The (not quite) Daily Stern

The (not quite) Daily Stern

: The FCC is getting ready to fine CBS $550,000 for Janet Jackson’s nipple.

Shouldn’t they feel just a little embarrassed, grown men sitting there tsk-tsking a nipple with the full force of government. Infantile.

Says the Washington Post:

“We would be extremely disappointed,” CBS said in a statement issued last night. “While we regret that the incident occurred, and have apologized to our viewers, we continue to believe that nothing in the Super Bowl broadcast violated indecency laws.

“We would obviously review all of our options to respond to the ruling and we continue to call on the FCC to address serious issues raised by the more than 30 industry participants who challenged the FCC’s sweeping new indecency policy,” the statement said.

  • Hunter McDaniel

    Yes, the FCC should be embarrased.
    But CBS also should be embarrassed for for staging an R-rated halftime at what has always been a G-rated event. And please don’t try to claim this was an ‘accident’.

  • shark

    Youa dn Stern should be happy. You both whined that the FCC never did anything about the nipple. Now they did.
    Fairness sux, doesn’t it?

  • chuck

    Surely. And so was showing a nipple on national tv. Now, if you want to argue that exposing a nipple during halftime represents maturity, have at it.

  • it’s not really fair because theyre not fining CBS for each of the outlets that complained, like they fined Stern.
    if they did this would be a multi-million dollar fine. i would be interested in finding out why they’re not following their own rules.
    half million dollar fine for an event that happened at halftime of the freaking superbowl is a drop in the bucket. they made that off of a 15 second spot. isnt the purpose of fines to disuade people from doing them again.

  • Here’s the problems though, as I see them:
    1.) The halftime show was LIVE, and the nipple thing was (as far as we know, and there’s no other way we can take it unless we or the FCC have proof) an accident. They are going to fine CBS the same amount as if someone took it upon themselves and did it intentionally? What did CBS do besides accidentally show it?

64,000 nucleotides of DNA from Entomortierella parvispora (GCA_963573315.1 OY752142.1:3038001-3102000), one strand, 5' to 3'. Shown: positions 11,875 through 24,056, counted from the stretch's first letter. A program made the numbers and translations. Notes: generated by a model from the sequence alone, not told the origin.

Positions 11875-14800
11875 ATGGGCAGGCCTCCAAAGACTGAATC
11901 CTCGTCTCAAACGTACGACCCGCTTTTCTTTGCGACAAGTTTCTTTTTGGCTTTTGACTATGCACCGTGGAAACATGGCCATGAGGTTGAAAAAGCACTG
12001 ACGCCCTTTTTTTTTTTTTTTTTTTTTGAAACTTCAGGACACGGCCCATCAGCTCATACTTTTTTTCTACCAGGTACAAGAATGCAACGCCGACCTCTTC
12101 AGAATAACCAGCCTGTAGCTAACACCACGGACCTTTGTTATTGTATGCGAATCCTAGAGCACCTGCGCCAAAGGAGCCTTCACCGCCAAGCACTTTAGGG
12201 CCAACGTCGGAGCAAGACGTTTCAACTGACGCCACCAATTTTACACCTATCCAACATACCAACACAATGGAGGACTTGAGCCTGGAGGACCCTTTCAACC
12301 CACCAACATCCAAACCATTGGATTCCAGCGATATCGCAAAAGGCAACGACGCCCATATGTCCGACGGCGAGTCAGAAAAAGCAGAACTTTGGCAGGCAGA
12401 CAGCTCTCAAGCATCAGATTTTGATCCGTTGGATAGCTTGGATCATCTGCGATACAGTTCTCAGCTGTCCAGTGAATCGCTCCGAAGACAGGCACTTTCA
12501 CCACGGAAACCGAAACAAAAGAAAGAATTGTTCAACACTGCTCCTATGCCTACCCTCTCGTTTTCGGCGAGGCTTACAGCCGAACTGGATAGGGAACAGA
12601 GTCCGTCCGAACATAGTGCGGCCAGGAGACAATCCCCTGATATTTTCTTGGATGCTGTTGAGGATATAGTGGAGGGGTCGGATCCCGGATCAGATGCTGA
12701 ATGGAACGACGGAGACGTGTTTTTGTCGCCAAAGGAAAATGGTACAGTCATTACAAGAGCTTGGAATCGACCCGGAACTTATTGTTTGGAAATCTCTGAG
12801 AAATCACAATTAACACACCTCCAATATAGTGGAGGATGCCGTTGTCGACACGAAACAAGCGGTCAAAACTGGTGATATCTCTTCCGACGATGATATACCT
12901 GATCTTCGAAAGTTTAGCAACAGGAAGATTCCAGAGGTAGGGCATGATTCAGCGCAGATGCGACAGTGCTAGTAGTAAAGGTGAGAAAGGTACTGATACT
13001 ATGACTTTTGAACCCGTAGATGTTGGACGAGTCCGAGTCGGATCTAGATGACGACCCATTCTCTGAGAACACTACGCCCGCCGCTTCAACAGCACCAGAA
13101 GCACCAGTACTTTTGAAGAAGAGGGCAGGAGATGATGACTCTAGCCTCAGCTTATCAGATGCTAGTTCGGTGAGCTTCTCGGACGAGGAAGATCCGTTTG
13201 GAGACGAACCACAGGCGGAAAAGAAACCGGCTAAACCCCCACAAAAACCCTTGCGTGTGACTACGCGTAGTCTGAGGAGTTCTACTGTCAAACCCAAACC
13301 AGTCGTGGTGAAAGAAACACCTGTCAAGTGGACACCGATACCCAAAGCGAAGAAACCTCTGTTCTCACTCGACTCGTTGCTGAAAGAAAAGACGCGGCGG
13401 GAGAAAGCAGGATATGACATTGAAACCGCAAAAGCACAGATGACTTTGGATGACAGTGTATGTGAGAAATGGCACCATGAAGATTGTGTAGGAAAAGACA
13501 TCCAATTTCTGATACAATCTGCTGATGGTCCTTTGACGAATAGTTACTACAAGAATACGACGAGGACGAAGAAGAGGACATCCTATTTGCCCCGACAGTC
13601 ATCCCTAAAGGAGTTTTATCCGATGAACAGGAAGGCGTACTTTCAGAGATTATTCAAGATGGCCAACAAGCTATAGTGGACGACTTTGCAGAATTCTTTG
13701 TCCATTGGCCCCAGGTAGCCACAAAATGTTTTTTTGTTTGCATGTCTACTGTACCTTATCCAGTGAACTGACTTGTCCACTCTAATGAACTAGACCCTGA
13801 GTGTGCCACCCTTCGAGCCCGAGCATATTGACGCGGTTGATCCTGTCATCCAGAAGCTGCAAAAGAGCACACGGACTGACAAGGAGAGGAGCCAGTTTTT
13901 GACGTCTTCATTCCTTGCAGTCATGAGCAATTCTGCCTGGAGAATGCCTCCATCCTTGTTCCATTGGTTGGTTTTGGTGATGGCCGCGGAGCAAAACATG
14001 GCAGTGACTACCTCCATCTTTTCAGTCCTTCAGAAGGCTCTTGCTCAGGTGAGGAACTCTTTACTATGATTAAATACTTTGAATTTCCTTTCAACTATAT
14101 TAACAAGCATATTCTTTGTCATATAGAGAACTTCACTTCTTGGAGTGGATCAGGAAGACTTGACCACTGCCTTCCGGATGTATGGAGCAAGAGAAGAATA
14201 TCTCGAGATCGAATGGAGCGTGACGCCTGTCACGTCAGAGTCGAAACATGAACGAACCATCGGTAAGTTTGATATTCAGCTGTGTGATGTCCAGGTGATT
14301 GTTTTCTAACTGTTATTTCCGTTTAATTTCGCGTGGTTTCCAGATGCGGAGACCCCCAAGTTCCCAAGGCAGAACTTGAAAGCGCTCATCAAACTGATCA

On USA the other night, during the US Open, they played a TAPE of an incident that happened during the commercial break, a player (Roddick I think, though I could be wrong) saying “shit” to the referee. They could have bleeped it out because it was on tape, but they decided to run it. I found that interesting.
    2.) Let’s say the nipple thing never happened. Do you think the FCC and CBS would have been outraged by the risque content? Let’s face it, that halftime show, even without the nipple, was pretty out there, and CBS approved it! Would the FCC had fined anyone over that nipple-less show?
    The halftime show wasn’t shocking for me personally, but it seems that everyone is shocked by Miss Jackson’s nipple, yet if that incident hadn’t had happened CBS would have thought the rest of the show was A-OK and the FCC wouldn’t have given it a second thought.

  • Andy

    In the corporate/commercial world we learn to argue with policy makers not policy enforcers. Policy enforcers have no power of discretion. Counter clerks and customer service reps have limited and specific authority.
    Congress got 500,000+ complaints. The enforcers have to act. If Congress gets 1 million saying “Change the law” they will act. No complaints to Congress or about the role of Congress have appeared. For an issue of such Far Reaching Importance; Congress should be involved.